This event was originally scheduled for February 2015.

Cosponsored with the David Rockefeller Center for Latin American Studies


Kumbh Mela: Mapping the Ephemeral Megacity Book Launch and Exhibition

START
Thu, Apr 16, 2015 at 04:00pm

END
Thu, Apr 16, 2015 at 05:30pm

VENUE
Loeb House

ADDRESS
Loeb House
17 Quincy Street
Cambridge, MA 02138

Over fifty Harvard professors, students, administrative staff, and medical practitioners made the pilgrimage to Allahabad, India, to the Kumbh Mela site in 2013, to analyze issues that emerge in any large-scale human gathering. The Kumbh Mela: Mapping the Ephemeral MEGACITY book and exhibition consolidate research findings and serve as an example of interdisciplinary research conducted at Harvard.

Welcome: Tarun Khanna, Director, Harvard South Asia Institute; Jorge Paulo Lemann Professor, Harvard Business School

Remarks: Drew Faust, President and Lincoln Professor of History, Harvard University

Panel Discussion: One Harvard: Working Across Disciplines

Diana EckProfessor of Comparative Religion and Indian Studies, FAS; Member of the Faculty of Divinity, Harvard Divinity School

Tarun KhannaDirector, Harvard South Asia Institute; Jorge Paulo Lemann Professor, Harvard Business School

Jennifer LeaningFrançois-Xavier Bagnoud Professor of the Practice of Health and Human Rights, Harvard T.H. Chan School of Public Health; Director, FXB Center for Health and Human Rights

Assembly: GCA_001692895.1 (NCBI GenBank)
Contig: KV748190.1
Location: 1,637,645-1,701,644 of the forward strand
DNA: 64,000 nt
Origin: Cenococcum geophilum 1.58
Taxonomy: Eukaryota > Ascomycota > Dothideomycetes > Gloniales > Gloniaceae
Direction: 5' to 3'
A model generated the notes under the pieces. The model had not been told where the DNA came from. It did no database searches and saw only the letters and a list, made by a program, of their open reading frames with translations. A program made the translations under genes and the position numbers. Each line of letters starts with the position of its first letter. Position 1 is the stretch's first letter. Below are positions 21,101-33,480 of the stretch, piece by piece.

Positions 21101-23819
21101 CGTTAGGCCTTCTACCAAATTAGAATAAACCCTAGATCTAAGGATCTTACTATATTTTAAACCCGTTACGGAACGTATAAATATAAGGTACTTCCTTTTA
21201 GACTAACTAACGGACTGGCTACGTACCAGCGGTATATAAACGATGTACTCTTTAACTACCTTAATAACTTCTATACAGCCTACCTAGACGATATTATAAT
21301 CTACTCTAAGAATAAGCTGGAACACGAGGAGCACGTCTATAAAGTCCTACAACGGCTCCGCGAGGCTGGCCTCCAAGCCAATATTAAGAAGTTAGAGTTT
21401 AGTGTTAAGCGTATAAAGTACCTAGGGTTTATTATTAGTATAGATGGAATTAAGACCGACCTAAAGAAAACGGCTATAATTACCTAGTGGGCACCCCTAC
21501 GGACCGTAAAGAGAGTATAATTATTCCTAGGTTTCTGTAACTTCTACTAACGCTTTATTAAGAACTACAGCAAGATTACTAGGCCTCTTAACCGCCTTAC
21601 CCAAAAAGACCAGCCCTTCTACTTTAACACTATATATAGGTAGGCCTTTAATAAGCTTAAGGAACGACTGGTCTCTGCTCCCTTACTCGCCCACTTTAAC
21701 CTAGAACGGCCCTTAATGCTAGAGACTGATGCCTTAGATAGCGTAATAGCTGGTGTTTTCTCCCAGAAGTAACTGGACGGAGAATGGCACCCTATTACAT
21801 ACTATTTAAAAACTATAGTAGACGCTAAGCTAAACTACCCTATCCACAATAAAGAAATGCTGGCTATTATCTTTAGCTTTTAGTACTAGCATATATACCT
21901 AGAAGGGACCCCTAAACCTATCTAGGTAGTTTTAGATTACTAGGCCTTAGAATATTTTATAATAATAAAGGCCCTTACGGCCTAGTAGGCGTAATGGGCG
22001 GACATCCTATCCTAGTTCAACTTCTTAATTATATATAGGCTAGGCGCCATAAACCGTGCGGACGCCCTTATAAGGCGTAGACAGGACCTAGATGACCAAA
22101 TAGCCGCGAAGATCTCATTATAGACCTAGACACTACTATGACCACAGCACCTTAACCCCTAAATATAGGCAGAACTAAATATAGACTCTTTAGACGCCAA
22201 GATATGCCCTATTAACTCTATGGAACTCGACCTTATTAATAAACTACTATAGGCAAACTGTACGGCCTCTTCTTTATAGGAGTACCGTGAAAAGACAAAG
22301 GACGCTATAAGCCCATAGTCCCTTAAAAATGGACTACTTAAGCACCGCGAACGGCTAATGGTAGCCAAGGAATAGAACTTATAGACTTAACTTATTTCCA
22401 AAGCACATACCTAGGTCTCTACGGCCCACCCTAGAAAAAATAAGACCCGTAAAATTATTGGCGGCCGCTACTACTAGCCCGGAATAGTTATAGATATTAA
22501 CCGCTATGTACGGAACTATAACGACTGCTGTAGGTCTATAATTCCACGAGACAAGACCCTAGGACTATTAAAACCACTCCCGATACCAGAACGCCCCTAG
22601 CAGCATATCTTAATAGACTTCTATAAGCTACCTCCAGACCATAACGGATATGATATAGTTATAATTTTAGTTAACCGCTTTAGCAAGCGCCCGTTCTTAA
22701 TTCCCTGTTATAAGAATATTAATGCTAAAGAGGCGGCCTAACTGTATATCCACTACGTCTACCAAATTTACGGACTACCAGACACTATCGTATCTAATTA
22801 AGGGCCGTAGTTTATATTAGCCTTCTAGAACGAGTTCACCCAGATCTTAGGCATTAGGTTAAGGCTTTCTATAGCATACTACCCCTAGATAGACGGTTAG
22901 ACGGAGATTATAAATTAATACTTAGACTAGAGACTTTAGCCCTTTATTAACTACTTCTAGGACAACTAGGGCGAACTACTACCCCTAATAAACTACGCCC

Rahul Mehrotra, Professor of Urban Planning and Design and Chair of the Department of Urban Planning and Design, Harvard Graduate School of Design

Reception and book sale to follow.

Space is limited. Please RSVP to Meghan Smith, meghansmith@fas.harvard.edu.

 

Background on the Kumbh Mela project.


The Future of Capitalism in India

START
Fri, Apr 24, 2015 at 04:00pm

END
Fri, Apr 24, 2015 at 05:30pm

VENUE
CGIS Knafel, K262
Harvard University

ADDRESS
1737 Cambridge Street
Cambridge MA 02138

South Asia Without Borders Seminar

Prasannan Parthasarathi, Professor of History, Boston College

Amit Basole, Assistant Professor of Economics, University of Massachusetts-Boston

Discussant: Sanjay G ReddyAssociate Professor of Economics and Co-Academic Director of the India-China Institute, The New School for Social Research

Chair: Parimal G. Patil, Professor of Religion and Indian Philosophy, Committee on the Study of Religion, FAS, Chair of the Department of South Asian Studies

What are the historical roots of the economic and ecological crises associated with neoliberal capitalism in contemporary India?  How might we imagine alternative visions of development, which might work to ameliorate problems of jobless growth, agricultural decline, and ecological destruction?  This panel discussion will address these questions through explorations of economic and ecological transformations in nineteenth-century India (Prasannan Parthasarathi) and contemporary approaches to sustainable development drawing on immanent knowledge and collectivities (Amit Basole).  The presentations will offer reflections on the possible futures of capitalism, development, and ecology in India.

Co-sponsored with the Department of South Asian Studies and the Harvard US-India Initiative (HUII)